The main partners in primary education have warned that they cannot continue to rely on “voluntary contributions from already hard-pressed parents” to pay for heat, light and water in schools
A number of primary management bodies have issued a joint statement calling for an “immediate increase” in the basic capitation rate.
Leading educators including An Foras Pátrúnachta, CPSMA, Church of Ireland Board of Education, Educate Together, ETBI, NABMSE and the Muslim Primary Board are asking for a 50pc increase in the rate to €275 per pupil and an increase of 10pc across all other capitation rates.
The group said the rate of the Ancillary Services Grant should also be increased by 10pc and the capping of the grant to an enrolment of 500 pupils should be “abolished for larger schools”.
In a statement issued today, the group warned that the cost-of-living crisis was “not just an issue for individuals but for entire school communities”.
It said increased investment by the state is now “essential so that school communities are not totally dependent on voluntary contributions from already hard-pressed parents to provide basic requirements, such as heat, light, and water, in schools”.
“Even before the recent alarming rises in electricity prices, the price of heating oil has risen by nearly 115pc in a year, and general inflation rates are running at over 9pc,” the statement said.
“Schools cannot survive, let alone thrive, on the current rates.”
The chief executive officer of Educate Together Emer Nowlan said “when schools are underfunded, disadvantaged students lose out most”.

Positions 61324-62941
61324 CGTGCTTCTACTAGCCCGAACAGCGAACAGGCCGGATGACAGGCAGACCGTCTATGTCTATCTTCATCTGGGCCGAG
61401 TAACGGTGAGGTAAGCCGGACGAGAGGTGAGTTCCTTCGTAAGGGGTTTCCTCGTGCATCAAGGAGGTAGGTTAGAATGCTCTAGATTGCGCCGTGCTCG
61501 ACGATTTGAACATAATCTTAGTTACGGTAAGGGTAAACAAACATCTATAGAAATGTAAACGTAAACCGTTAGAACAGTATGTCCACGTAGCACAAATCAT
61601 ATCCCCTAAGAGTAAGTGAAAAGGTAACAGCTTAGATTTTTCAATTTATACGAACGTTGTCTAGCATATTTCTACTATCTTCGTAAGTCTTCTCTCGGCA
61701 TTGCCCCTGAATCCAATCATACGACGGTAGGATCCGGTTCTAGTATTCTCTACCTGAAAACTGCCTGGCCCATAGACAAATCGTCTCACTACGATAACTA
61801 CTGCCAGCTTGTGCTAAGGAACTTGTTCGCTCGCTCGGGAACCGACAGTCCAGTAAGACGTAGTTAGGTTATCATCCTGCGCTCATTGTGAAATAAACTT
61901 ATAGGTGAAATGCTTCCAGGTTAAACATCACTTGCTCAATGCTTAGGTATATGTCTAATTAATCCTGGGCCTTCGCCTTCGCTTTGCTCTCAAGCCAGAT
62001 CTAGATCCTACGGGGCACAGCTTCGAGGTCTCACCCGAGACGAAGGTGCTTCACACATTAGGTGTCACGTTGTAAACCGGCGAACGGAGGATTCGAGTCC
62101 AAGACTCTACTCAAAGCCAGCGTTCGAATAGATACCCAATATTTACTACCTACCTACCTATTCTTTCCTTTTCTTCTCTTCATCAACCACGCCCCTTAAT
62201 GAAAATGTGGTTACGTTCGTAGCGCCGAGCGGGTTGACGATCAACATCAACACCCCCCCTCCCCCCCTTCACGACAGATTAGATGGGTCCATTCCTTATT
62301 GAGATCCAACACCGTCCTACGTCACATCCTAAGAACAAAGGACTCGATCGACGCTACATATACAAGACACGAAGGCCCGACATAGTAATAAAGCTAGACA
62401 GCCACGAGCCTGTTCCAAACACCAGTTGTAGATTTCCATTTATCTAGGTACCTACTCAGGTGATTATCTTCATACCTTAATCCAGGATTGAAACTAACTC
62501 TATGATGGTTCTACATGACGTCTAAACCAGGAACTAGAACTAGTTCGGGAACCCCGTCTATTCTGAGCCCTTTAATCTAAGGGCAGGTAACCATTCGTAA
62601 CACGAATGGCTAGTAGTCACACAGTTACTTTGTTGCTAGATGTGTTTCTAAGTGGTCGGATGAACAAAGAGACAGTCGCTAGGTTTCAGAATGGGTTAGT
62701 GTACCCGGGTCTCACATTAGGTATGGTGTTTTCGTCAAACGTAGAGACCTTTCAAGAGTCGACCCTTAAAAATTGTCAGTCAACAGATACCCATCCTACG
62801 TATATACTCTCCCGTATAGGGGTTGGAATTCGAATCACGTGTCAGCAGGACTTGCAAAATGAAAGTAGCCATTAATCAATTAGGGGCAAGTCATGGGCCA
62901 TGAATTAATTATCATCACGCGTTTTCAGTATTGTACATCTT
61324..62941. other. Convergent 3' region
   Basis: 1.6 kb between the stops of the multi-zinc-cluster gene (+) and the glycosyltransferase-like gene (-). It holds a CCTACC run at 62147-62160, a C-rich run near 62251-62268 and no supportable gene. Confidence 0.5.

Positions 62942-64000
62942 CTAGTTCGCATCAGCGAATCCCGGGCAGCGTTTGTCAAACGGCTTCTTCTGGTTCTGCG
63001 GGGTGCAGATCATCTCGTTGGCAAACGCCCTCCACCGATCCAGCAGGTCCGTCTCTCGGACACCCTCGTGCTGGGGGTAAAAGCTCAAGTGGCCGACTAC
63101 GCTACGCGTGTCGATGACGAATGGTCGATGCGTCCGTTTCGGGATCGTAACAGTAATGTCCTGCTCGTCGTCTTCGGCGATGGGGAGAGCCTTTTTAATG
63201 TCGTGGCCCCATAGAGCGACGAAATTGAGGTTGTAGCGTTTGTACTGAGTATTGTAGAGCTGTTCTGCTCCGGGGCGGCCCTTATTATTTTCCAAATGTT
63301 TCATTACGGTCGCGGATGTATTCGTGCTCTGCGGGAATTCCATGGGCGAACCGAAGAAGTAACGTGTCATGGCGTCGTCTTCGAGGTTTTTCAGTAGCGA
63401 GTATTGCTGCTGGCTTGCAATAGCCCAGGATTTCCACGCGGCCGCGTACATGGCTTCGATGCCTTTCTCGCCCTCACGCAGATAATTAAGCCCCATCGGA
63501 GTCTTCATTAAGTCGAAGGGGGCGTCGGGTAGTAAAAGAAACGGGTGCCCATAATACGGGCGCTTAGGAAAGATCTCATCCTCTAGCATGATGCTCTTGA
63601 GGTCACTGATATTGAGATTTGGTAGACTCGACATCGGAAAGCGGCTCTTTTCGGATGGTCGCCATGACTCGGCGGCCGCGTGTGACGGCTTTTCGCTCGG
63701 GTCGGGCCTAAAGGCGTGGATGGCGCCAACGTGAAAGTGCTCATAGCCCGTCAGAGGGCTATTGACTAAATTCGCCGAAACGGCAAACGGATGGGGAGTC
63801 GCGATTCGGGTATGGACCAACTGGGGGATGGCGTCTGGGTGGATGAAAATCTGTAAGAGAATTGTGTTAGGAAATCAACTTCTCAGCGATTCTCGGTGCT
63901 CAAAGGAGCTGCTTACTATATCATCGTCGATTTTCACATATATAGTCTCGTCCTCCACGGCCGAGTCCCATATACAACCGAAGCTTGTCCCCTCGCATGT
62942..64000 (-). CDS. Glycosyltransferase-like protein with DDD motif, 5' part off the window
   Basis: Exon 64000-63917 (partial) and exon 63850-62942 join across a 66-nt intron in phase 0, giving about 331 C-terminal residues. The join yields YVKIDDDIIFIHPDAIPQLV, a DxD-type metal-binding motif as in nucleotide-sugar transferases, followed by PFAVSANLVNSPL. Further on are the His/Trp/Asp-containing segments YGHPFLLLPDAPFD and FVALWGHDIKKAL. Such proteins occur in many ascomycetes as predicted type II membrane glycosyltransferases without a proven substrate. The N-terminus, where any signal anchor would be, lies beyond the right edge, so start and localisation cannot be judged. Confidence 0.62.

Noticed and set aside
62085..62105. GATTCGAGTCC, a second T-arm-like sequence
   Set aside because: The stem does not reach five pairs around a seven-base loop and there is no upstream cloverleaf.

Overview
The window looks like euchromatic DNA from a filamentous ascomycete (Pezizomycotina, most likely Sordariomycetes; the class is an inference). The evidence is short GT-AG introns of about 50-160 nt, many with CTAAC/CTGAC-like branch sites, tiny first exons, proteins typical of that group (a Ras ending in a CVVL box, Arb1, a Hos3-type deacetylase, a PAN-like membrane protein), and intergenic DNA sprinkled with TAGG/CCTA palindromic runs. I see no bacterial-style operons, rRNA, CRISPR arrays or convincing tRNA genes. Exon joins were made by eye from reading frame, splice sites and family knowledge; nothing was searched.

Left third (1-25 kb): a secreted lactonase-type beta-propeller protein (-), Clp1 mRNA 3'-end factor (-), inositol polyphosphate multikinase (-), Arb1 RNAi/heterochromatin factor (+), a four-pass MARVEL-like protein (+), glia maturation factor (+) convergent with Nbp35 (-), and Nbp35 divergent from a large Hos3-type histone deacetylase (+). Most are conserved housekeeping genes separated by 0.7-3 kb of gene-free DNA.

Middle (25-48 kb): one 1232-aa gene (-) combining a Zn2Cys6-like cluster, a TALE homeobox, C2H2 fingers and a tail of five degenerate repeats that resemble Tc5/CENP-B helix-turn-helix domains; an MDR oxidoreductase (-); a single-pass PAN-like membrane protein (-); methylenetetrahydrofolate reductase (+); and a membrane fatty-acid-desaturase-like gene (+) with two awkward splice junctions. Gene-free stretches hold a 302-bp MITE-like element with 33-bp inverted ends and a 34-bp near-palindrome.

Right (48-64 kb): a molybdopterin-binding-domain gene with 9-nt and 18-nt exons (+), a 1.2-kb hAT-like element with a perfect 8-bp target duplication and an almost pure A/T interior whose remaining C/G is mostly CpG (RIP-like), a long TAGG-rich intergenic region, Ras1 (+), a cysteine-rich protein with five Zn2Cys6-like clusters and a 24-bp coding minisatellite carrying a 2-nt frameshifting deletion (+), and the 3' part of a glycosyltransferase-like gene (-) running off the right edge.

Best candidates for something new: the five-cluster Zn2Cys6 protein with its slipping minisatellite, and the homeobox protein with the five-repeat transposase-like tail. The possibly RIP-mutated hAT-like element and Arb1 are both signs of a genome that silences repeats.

She added: “Chronic underfunding is now at crisis level and the Government must act.”
The general secretary of the Catholic Primary School Management Association (CPSMA) Seamus Mulconry said: “Parents have been subsidising schools for years, but the Bank of Mum and Dad is not solvent enough to support primary schools – the state must act to fulfil its constitutional obligation to provide a free primary education.”
The general secretary of NABMSE Eileen O'Rourke said many schools and classes are located in rooms and buildings that are “old, unsuitable and unsafe-they constitute a safety risk to staff and students”.
“The upkeep of unsuitable dilapidated buildings is a significant cost for schools who have to meet these ongoing costs from their capitation grant,” she said.
“These classrooms/buildings are not insulated to modern standards and are inefficient and costly to run.
“There needs to be an easily accessible enhanced minor works grant for damages, repairs, replacement and purchase of resources within our sector to ensure basic safety for the children in our care. “
Ms O’Rourke said the cost of school insurance has been “soaring in the Special Education Needs sector for many years”.
She added: “Schools cannot continue paying up to €50,000pa for insurance, and need urgent support to meet these fast rising costs.”